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Multiple lipoma is a condition producing more than one lipoma in a patient. Many cases of multiple lipoma are caused by genetics that indicate a family propensity toward the condition. The problem is not typically life threatening; however, many patients choose to have their lipomas surgically removed. Patients often discover after having multiple lipomas removed that more have grown in their place.
Lipomas are fibrous growths just under the skin. Comprised of fatty cells, they appear most often on the neck, upper legs, torso, and upper arm. They are also common in armpits. A diagnosis of multiple lipomas occurs when several to many lipomas occur throughout the body. Lipomas are the most common cause of benign soft-tissue growths.
The cause of multiple lipoma is unknown; however, it is believed to have a strong genetic component. In addition, lipomas can be triggered by a minor injury to the body, such as bumping into a door frame or a chest of drawers. Weight does not factor into who will develop multiple lipoma.
Individual lipomas in a multiple lipoma case are typically small, about 0.4 inches (1 cm). They grow just beneath the skin's surface and are easily felt during physical examination. Once developed, they stay the same size or grow extremely slowly. Individual lipomas are movable and feel rubbery to the touch. They are usually painless.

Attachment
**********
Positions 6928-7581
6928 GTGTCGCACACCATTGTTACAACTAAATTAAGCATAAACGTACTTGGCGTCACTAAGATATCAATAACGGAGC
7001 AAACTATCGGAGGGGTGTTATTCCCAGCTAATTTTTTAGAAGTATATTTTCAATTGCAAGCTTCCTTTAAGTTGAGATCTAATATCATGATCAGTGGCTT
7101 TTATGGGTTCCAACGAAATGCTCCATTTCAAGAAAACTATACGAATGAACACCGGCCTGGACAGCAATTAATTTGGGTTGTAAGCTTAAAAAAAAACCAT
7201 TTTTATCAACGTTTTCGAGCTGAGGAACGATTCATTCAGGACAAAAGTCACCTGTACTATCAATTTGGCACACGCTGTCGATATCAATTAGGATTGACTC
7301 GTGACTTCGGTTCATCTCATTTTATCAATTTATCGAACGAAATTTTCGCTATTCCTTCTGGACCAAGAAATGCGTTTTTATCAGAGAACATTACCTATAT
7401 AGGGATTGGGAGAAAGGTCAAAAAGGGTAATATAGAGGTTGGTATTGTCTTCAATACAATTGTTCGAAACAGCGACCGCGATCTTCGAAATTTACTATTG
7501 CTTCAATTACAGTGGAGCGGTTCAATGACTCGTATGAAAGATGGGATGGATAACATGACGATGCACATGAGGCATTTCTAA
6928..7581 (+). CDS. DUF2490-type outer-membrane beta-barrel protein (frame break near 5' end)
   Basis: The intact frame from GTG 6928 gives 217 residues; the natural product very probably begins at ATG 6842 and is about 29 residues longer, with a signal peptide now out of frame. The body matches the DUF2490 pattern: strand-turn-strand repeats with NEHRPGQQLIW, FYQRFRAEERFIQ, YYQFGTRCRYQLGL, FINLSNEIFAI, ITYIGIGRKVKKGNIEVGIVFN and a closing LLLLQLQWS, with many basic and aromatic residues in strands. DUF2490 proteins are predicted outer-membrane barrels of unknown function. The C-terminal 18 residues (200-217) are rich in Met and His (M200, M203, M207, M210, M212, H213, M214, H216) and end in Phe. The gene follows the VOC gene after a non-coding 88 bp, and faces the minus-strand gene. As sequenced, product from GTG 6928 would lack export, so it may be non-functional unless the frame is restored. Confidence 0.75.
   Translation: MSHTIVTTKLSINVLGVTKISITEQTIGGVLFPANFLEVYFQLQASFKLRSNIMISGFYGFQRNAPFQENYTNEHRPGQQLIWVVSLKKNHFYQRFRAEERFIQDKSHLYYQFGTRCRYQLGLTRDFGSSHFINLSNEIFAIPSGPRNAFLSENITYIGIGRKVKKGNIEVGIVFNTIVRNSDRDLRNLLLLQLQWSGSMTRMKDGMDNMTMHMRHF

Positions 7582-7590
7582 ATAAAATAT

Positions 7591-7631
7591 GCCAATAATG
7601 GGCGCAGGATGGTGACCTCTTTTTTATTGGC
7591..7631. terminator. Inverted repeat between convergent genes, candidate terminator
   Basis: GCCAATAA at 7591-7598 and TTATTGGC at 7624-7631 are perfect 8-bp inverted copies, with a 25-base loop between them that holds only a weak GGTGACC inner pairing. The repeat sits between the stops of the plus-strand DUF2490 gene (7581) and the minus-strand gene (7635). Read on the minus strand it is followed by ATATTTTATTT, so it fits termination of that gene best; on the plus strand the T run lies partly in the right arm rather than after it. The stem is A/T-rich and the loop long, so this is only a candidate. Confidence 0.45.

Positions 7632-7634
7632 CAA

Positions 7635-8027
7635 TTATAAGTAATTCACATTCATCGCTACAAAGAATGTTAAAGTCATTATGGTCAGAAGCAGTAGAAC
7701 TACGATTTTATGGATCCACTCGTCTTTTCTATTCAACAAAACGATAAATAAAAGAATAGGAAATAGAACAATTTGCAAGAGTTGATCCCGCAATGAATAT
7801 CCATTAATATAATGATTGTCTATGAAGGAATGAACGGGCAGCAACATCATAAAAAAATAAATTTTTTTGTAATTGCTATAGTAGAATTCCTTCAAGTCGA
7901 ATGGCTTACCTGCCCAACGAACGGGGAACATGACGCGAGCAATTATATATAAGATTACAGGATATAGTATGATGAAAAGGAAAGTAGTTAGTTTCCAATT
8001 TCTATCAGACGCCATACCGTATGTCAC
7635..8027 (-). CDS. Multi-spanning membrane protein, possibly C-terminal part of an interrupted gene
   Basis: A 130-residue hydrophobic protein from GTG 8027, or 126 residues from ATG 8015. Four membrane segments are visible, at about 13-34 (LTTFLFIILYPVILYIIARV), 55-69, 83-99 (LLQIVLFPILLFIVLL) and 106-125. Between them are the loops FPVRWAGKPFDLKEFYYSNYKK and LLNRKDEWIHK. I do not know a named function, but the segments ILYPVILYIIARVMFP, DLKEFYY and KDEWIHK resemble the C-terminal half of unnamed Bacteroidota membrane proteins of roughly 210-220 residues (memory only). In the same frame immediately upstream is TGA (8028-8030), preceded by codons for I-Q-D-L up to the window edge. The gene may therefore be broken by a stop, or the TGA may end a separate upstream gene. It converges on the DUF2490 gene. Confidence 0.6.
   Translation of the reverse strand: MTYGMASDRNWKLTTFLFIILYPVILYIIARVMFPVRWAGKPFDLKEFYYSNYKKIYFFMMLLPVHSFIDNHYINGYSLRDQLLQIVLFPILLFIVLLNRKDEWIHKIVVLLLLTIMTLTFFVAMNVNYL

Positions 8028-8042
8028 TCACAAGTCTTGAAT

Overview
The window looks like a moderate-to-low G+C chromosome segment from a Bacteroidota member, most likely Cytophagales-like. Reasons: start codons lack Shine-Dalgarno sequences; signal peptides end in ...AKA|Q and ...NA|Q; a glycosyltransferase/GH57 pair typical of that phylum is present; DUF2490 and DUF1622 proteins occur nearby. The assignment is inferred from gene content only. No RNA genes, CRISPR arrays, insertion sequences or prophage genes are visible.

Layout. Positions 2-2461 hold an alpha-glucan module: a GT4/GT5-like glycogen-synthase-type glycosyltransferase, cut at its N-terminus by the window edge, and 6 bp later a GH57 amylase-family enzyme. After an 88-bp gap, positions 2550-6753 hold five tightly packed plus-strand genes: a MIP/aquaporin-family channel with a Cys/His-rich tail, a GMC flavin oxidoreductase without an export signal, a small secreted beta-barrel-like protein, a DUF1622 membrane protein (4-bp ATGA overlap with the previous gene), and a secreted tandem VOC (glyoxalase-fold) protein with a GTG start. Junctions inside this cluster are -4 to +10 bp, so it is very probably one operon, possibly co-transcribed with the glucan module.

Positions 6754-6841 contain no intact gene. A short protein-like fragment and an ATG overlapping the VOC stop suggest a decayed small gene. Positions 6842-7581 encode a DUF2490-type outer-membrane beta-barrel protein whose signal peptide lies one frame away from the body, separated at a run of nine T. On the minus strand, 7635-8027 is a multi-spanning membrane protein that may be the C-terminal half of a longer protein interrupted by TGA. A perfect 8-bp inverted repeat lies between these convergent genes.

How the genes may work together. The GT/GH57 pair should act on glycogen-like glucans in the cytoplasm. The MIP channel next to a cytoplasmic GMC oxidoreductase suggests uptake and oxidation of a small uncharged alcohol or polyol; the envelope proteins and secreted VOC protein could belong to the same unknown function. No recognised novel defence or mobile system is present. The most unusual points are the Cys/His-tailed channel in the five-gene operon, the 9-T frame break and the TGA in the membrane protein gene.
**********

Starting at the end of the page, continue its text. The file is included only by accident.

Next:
Diagnosis is done through physical examination. Treatment usually is not needed; however, physicians sometimes recommend surgical removal to be sure they are benign. Rare lipoma malignancies are sometimes found in kidney and bone lipomas.
Removal of multiple lipoma is recommended if symptoms develop. Lipoma symptoms include, pain, infection, discharge, repeated inflammation, interference with movement, and an increase in size. In addition, people have them removed because they can be unsightly. Surgical removal is typically done in a medical office setting. The patient is sent home following surgery, done on an out-patient basis.
Multiple lipoma may require several surgical appointments to remove. In addition, if there are many present or they are deeper than just under the skin, the patient will be admitted to a hospital and placed under general anesthesia for the surgical procedure. Most lipoma removal procedures involve the use of suture closing. Recovery instructions include watching for signs of surgical site infection.
Multiple lipoma appears most often in middle age. On rare occasions, children or senior citizens may develop the condition. While single lipoma incidences happen equally as often in men and women, multiple lipoma is more commonly seen in men. Lipomas found on internal organs are more serious than those just under the skin's surface. These lipomas can cause blockages and other issues.